The funny thing about humour, I’ve always thought, is how groundbreaking styles often become quickly dated - it’s one thing to successfully push the comedy envelope, but something quite different to keep people laughing about it a few years later.
According to my back of pop cultural fag packet maths, you can trace a line of (genuinely groundbreaking) British TV comedy from post-war to today as follows: The Goons (50s), Peter Cook and Beyond the Fringe (60s), Monty Python (70s), The Young Ones (80s), The Fast Show (90s) and The Thick of It (00s) - and while I’ve loved all the above when first discovered, there’s some on the list that I could probably do without watching again for a fairly long time. As opposed to, say, similar seminal moments from half a century of British pop music - The Beatles, Bowie or Blur, fr’instance, not only stand the test of time but often seem to get better with age.
The Guide in Saturday’s Guardian ran a great piece last year on how TV ‘comedy classics’ stood up to modern day audiences, and whether or not they’re actually, you know, funny - and while Absolutely Fabulous (90s) and Hancock’s Half Hour (60s) were deemed to have hilariously lasted the course, Monty Python (70s) and The Office (00s) received a big comedy thumbs down.
I mention all this because 3 Monkeys is hosting an event this week with our friends at PR Moment, looking at how humour can play a role to help brands engage and entertain across digital, social, earned media and owned media. The point being, of course, that if you want to engage with an audience, you need to ensure that the humour still actually works. Because after a while, some humour doesn’t, particularly when you distil it through several layers of post-modern 21st Century irony. And be honest, that hilarious cat video on Facebook loses its charm after someone’s posted it for the 164th time, right?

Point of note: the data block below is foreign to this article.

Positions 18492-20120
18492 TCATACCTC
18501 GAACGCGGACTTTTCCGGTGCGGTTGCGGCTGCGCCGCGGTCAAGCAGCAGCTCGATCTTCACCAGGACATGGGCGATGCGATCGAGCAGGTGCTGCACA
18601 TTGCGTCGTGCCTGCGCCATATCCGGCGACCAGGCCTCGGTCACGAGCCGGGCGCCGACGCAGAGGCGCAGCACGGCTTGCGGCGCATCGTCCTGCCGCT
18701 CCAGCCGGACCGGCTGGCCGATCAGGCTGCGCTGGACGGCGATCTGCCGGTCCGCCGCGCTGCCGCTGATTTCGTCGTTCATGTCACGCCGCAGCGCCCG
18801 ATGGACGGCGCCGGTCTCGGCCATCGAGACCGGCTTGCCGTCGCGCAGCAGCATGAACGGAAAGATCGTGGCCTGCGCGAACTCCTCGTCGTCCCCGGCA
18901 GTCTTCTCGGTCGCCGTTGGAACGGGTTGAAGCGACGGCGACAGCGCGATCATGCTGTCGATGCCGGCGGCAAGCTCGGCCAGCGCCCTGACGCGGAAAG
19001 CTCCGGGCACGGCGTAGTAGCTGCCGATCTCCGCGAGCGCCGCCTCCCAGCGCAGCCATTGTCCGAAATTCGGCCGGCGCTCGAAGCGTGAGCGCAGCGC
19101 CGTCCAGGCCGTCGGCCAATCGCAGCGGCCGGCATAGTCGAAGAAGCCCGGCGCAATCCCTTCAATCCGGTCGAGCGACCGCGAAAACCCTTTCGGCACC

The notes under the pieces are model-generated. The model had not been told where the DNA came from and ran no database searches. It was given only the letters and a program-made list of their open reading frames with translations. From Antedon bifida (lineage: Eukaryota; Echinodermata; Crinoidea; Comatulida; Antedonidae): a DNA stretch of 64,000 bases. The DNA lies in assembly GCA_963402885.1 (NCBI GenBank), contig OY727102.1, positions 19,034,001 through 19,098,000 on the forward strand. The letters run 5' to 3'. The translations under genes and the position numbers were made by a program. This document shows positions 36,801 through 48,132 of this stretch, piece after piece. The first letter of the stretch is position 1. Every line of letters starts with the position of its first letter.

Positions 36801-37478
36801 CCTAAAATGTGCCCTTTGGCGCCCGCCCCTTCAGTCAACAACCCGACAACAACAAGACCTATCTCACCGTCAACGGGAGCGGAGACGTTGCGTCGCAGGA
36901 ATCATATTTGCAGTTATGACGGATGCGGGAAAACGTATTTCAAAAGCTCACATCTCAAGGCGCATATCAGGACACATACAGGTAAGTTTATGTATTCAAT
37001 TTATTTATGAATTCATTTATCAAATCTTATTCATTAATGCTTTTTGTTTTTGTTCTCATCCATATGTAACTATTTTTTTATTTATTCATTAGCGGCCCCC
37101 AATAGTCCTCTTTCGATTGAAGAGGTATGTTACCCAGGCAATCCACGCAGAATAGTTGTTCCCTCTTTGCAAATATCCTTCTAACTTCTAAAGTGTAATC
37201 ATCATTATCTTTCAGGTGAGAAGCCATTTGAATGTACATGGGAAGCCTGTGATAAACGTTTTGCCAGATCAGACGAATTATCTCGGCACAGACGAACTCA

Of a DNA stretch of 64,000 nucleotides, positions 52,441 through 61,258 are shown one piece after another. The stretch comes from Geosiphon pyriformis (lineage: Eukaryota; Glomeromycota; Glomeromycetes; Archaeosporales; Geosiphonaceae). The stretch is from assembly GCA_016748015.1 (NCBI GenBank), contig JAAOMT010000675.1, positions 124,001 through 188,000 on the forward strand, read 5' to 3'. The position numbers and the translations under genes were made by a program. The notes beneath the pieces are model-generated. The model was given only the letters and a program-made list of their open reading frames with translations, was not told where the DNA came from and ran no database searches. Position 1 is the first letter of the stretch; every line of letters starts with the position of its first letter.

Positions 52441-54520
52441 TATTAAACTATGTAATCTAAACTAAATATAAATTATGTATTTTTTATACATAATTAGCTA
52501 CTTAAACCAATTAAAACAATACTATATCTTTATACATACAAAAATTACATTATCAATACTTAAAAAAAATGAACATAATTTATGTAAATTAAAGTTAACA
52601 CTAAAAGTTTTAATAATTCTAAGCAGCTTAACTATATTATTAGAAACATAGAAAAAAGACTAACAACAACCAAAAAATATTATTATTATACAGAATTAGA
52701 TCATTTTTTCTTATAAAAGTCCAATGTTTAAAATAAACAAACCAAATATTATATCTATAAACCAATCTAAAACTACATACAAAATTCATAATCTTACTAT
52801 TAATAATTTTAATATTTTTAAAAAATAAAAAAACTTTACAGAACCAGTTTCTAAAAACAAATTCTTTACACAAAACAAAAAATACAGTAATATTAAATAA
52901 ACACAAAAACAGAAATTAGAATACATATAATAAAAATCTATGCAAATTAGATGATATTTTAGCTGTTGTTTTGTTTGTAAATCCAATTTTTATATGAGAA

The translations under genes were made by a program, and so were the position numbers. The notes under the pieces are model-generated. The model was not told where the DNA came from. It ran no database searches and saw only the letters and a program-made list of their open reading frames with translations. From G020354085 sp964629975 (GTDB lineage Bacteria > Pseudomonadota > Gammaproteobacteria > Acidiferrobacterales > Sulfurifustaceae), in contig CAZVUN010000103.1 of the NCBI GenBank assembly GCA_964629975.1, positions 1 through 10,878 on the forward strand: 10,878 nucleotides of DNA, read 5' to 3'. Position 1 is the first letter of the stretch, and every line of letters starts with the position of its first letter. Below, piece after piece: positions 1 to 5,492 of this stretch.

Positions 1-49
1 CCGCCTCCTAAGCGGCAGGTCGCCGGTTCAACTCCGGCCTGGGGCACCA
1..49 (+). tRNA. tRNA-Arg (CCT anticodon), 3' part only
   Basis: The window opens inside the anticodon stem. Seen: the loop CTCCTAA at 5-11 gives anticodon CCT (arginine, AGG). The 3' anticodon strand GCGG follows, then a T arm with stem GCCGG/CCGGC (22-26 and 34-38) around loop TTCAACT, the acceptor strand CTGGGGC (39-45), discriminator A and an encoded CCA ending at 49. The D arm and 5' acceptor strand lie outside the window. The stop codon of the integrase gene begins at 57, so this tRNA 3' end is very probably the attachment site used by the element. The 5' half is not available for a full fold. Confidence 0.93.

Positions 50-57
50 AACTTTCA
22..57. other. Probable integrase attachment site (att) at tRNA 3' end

So ahead of our event, here are five examples of humour in brand comms which I reckon all still work - four from the recent past, and one from the 70s, which is possibly just as good now as it was then:
TNT: Push Button to Add Drama (2012)
Pot Noodles: Not so ‘super’ now, eh? (2013)
Not so 'super' now eh? pic.twitter.com/1o50nDQiLj— Pot Noodle (@Pot_Noodle) December 10, 2013
Ford Mustang: Speed Dating (2015)
Is your cat about to leave you?
Is your cat about to leave you? Here's what to look out for. pic.twitter.com/Wx9GTGCGaB — Betfair Bingo (@BetfairBingo) January 10, 2014
Cinzano: Joan Collins and Leonard Rossiter (1978)
Thanks for reading, you can follow the conversation on twitter, #lolcomms, we'll even be on periscope on the night. You can join us, 6:20PM @3monkeysPR, see you there.